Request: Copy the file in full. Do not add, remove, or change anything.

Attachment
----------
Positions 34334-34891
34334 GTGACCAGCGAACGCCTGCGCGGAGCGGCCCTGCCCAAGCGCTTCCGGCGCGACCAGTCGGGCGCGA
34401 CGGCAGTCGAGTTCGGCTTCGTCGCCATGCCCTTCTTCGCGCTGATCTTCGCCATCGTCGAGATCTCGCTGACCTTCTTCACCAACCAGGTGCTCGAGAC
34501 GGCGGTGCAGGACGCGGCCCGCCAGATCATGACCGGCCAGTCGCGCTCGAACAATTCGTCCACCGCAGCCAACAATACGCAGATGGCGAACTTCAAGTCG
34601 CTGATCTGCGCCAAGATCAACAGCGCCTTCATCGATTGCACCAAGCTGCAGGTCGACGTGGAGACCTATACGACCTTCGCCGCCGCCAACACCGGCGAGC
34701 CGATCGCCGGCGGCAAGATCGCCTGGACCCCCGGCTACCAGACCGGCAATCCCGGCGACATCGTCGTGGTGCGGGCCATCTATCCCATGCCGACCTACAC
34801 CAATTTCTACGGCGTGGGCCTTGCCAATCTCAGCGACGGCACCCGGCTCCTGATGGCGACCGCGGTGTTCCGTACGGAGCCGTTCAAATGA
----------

Positions 34334-34891
34334 GTGACCAGCGAACGCCTGCGCGGAGCGGCCCTGCCCAAGCGCTTCCGGCGCGACCAGTCGGGCGCGA
34401 CGGCAGTCGAGTTCGGCTTCGTCGCCATGCCCTTCTTCGCGCTGATCTTCGCCATCGTCGAGATCTCGCTGACCTTCTTCACCAACCAGGTGCTCGAGAC
34501 GGCGGTGCAGGACGCGGCCCGCCAGATCATGACCGGCCAGTCGCGCTCGAACAATTCGTCCACCGCAGCCAACAATACGCAGATGGCGAACTTCAAGTCG
34601 CTGATCTGCGCCAAGATCAACAGCGCCTTCATCGATTGCACCAAGCTGCAGGTCGACGTGGAGACCTATACGACCTTCGCCGCCGCCAACACCGGCGAGC
34701 CGATCGCCGGCGGCAAGATCGCCTGGACCCCCGGCTACCAGACCGGCAATCCCGGCGACATCGTCGTGGTGCGGGCCATCTATCCCATGCCGACCTACAC
34801 CAATTTCTACGGCGTGGGCCTTGCCAATCTCAGCGACGGCACCCGGCTCCTGATGGCGACCGCGGTGTTCCGTACGGAGCCGTTCAAATGA